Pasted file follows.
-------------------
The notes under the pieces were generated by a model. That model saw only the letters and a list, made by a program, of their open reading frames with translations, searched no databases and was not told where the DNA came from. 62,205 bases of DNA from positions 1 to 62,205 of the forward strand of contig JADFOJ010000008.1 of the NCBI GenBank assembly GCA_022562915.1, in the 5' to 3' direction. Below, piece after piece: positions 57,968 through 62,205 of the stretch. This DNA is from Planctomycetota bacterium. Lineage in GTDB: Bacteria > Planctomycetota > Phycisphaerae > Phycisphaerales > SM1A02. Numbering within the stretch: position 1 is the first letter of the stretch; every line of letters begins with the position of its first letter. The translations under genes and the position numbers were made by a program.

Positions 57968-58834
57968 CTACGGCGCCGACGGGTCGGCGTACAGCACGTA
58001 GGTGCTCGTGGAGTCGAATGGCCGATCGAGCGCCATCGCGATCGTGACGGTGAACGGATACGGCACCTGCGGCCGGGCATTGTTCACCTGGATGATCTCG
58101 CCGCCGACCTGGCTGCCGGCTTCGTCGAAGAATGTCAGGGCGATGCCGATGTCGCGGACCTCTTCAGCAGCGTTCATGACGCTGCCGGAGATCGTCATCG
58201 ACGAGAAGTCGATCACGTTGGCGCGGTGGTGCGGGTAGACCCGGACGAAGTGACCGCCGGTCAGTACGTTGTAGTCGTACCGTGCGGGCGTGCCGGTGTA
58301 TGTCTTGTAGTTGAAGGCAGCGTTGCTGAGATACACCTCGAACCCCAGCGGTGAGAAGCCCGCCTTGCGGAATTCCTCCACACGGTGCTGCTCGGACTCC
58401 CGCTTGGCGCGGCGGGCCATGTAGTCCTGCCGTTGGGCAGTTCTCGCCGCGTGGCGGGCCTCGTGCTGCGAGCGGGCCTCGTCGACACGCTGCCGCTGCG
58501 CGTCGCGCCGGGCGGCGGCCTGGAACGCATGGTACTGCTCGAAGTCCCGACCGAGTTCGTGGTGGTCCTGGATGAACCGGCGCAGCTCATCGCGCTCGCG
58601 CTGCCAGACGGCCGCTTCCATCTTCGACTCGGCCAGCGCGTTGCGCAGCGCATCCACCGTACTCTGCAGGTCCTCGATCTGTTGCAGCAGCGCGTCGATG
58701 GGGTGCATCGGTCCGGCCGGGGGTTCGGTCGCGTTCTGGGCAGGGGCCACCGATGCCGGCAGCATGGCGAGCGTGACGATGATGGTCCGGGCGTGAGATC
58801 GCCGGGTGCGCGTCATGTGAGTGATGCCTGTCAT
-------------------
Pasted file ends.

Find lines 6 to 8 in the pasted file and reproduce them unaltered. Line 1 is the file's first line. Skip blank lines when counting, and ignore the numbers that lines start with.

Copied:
58201 ACGAGAAGTCGATCACGTTGGCGCGGTGGTGCGGGTAGACCCGGACGAAGTGACCGCCGGTCAGTACGTTGTAGTCGTACCGTGCGGGCGTGCCGGTGTA
58301 TGTCTTGTAGTTGAAGGCAGCGTTGCTGAGATACACCTCGAACCCCAGCGGTGAGAAGCCCGCCTTGCGGAATTCCTCCACACGGTGCTGCTCGGACTCC
58401 CGCTTGGCGCGGCGGGCCATGTAGTCCTGCCGTTGGGCAGTTCTCGCCGCGTGGCGGGCCTCGTGCTGCGAGCGGGCCTCGTCGACACGCTGCCGCTGCG